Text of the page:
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Mary Anne Lutz
B.A., LaSalle University
Mary Anne Lutz grew up in the Philadelphia area, on the site of a Revolutionary War battlefield. This might explain why she is drawn to the history and literature of that period, on through the 19th century. From an early age she enjoyed roaming the city’s historic sites, museums, theaters, book and record shops.
After attending La Salle University, where she majored in English, she worked for an insurance company, Colonial Penn. (You may have seen their TV ads). After two years applying her English skills to claims correspondence and reports, she earned her M.A. and Ph.D. at Rutgers University, specializing in 19th century literature. Her dissertation on Sir Walter Scott brought together many of her interests: long (very long) 19th century novels, history, the visual arts, and landscape design.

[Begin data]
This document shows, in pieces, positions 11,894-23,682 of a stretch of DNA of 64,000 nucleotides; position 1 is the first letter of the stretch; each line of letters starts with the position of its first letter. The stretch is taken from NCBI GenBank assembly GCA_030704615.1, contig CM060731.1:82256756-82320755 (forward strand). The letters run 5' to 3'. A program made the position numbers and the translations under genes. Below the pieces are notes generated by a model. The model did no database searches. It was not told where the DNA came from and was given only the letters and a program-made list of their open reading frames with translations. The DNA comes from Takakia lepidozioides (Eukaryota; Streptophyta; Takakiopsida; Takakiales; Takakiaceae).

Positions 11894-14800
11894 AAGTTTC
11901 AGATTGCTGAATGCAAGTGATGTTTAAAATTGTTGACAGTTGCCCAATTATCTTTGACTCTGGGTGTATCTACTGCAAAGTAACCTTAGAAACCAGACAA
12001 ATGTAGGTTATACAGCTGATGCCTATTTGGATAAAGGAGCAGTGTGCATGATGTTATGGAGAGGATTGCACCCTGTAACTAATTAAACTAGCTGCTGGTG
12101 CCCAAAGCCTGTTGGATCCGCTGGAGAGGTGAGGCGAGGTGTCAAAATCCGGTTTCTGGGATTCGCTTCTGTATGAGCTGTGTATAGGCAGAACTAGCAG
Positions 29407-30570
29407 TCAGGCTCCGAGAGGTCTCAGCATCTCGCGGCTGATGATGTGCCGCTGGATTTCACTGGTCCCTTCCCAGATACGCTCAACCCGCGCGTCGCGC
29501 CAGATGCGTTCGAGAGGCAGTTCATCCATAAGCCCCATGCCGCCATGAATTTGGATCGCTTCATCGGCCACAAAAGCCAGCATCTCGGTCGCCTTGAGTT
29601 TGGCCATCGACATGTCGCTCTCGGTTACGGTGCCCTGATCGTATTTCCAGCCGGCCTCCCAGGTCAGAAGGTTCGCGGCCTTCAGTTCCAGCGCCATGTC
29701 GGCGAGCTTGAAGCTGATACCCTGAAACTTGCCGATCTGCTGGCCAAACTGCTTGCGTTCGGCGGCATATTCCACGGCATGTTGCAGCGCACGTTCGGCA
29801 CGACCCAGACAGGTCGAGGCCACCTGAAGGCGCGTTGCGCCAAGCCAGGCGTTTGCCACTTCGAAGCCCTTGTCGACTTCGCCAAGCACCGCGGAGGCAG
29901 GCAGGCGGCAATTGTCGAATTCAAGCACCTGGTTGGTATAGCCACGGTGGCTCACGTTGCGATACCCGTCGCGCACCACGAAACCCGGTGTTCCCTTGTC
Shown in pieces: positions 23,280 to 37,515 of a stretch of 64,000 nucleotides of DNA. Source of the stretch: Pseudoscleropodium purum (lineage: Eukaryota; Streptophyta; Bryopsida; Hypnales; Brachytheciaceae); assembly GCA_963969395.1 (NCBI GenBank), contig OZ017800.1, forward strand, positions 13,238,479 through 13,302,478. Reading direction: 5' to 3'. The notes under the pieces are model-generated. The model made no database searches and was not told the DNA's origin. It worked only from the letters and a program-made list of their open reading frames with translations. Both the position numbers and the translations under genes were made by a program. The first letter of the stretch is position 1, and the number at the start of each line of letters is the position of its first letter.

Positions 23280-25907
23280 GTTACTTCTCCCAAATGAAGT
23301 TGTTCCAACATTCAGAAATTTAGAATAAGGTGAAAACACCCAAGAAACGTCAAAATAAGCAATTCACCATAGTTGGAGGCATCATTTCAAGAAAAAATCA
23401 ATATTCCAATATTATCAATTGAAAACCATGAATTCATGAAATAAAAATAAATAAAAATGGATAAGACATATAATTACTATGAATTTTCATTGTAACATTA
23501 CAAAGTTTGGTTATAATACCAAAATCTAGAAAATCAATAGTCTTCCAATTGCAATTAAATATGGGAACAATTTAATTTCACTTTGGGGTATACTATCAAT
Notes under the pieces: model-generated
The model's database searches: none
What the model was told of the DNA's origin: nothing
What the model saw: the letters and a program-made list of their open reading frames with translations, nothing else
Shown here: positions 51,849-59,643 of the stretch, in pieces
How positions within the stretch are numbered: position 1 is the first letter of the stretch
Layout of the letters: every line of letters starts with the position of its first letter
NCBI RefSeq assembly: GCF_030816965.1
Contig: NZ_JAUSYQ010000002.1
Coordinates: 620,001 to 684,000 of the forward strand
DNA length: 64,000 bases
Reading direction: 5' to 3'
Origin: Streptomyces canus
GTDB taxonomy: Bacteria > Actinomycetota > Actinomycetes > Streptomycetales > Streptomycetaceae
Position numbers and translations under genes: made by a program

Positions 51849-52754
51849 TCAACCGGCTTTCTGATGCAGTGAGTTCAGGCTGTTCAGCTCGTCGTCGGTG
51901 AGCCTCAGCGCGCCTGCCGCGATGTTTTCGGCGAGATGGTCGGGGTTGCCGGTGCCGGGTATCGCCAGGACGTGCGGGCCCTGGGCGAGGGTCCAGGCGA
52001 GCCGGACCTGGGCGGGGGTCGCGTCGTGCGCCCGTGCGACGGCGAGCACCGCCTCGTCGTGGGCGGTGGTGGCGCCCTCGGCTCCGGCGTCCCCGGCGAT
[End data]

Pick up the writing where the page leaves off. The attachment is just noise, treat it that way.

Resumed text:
In 1988, she joined the faculty at Frostburg State University, attracted by the picturesque mountains, the small campus, intimate classes, and emphasis on teaching. She specializes in 19th century transatlantic literature but also enjoys teaching a variety of courses in writing and Women’s Studies.
She is Chair of the Curriculum Committee for the English department and is the advisor to Sigma Tau Delta, the English Honors Society. She also serves on the Women’s Studies Steering Committee and is a member of the Core Group for the National Coalition Building Institute.
Her interest in linking literature to history is an abiding one: her current research on Washington Irving has evolved into a project linking his fiction to the history of African Americans in New York City.